One of the main concerns about endocrine disrupting chemicals is that they are like noise or static disrupting this essential communication process. Consider sitting in a crowded bar, trying to say something important to a companion while crowd noise, a blaring TV and a band play close by. As we all know, the sea of noise makes communication difficult and error prone. The same thing happens when we are bathed in a sea of endocrine-like chemicals, a kind of hormonal noise. BPA is a large contributor to that noise.

In their paper vom Saal and Hughes review 115 published studies of BPA and report that 94 show biologically significant effects at low doses. The "source of funding" finding regarding these papers is the most quoted, so we'll do it too:
As of the end of 2004 we are aware of 21 studies reporting only negative results with low doses of BPA. Source of funding is highly correlated with positive or negative findings in published articles. For government-funded published studies, 94/104 (90%) report positive effects at doses of BPA below 50 mg/kg/day. No industry-funded studies (0/11 or 0%) report positive effects at these same doses.
The authors also analyze several of the industry studies, convincingly showing how the work was flawed. At the same time, they are highly critical of the use of conventional toxicological methods for endocrine-disruptor risk assessments:
The implications of these results extend beyond BPA, because they may lead to requirements that hazard assessments be designed to detect analogous low-dose impacts of other chemicals. Acknowledgement of the existence of the large number of studies showing unique low-dose effects of BPA could lead to the demand that in designing studies to assess the hazards of all chemicals for risk assessment purposes, a wider range of doses must be examined, as opposed to only a few very high doses based on the maximum tolerated dose. This would require accepting that extrapolation from data on effects at very high doses (based on the linear-threshold model) is not valid for endocrine disrupting chemicals.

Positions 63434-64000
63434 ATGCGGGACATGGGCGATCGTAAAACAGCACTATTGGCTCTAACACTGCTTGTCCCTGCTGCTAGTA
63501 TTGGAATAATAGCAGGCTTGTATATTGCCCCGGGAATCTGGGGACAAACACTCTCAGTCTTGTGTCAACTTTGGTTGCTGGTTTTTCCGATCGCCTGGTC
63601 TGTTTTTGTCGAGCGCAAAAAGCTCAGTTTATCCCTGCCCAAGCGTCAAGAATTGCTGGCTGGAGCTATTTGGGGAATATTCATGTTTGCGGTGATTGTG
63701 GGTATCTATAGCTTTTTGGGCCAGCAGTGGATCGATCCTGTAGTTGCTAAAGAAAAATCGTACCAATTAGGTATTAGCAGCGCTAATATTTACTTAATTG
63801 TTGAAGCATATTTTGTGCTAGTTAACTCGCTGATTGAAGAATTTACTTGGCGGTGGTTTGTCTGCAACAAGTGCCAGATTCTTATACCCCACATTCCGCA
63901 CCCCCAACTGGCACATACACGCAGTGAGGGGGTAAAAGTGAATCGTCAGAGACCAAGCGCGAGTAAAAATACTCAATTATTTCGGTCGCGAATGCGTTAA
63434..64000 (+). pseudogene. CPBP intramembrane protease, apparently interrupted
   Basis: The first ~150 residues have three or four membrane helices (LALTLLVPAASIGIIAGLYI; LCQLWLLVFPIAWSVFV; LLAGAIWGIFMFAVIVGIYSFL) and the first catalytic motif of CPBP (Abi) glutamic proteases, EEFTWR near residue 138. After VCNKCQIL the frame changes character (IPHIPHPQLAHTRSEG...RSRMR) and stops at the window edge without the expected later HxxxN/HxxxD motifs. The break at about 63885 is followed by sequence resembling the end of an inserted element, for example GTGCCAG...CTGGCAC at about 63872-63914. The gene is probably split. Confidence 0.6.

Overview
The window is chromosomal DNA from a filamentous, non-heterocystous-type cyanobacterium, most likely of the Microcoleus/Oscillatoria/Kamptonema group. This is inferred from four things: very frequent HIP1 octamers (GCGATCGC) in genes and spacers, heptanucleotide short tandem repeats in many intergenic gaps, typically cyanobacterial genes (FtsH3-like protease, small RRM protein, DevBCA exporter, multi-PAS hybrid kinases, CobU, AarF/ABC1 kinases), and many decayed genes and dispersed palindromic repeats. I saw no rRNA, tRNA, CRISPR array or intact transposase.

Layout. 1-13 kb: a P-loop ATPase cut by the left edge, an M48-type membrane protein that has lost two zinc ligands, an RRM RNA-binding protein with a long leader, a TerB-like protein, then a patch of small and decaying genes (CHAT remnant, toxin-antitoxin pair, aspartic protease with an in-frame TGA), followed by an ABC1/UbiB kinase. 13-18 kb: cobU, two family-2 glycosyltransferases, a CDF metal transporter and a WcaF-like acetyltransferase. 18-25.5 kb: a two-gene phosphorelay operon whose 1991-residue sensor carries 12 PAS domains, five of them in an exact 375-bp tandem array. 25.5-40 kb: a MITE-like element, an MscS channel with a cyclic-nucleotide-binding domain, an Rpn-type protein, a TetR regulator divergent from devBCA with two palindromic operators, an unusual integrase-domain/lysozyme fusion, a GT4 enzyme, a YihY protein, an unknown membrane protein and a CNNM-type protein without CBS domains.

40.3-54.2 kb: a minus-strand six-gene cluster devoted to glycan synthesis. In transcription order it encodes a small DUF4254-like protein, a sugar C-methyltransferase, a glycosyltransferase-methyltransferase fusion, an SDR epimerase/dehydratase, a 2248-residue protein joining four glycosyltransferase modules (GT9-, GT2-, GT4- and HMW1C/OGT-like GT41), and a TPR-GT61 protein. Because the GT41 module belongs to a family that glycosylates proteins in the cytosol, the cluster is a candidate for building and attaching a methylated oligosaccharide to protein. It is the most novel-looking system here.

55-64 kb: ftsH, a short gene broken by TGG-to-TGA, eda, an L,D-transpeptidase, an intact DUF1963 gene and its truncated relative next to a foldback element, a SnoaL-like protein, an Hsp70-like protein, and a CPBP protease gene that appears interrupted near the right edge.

They conclude a new risk assessment for BPA is overdue, based on:
1. The extensive new literature reporting adverse effects in animals at doses below the current reference dose,

2. The high rate of leaching of BPA from food and beverage containers, leading to widespread human exposure,

3. Reports that the median BPA level in human blood and tissues, including in human fetal blood, is higher than the level that causes adverse effects in mice, and

4. Recent epidemiological evidence [a case-control study of polycystic ovary in Japan] that BPA is related to disease in women.
Ironically, while the industry has been training their fire on vom Saal, the scientific community has been busy finding new and additional mechanisms of BPA biological action at extremely low dose (see, for example, Wozniak et al. in this month's EHP where effects on Ca+2 flux and prolactin release are demonstrated at pico- and nanomolar concentrations).

The paper by vom Saal and Hughes may represent a watershed in the scientific approach to endocrine disrupting chemicals. It is powerful and persuasive reading.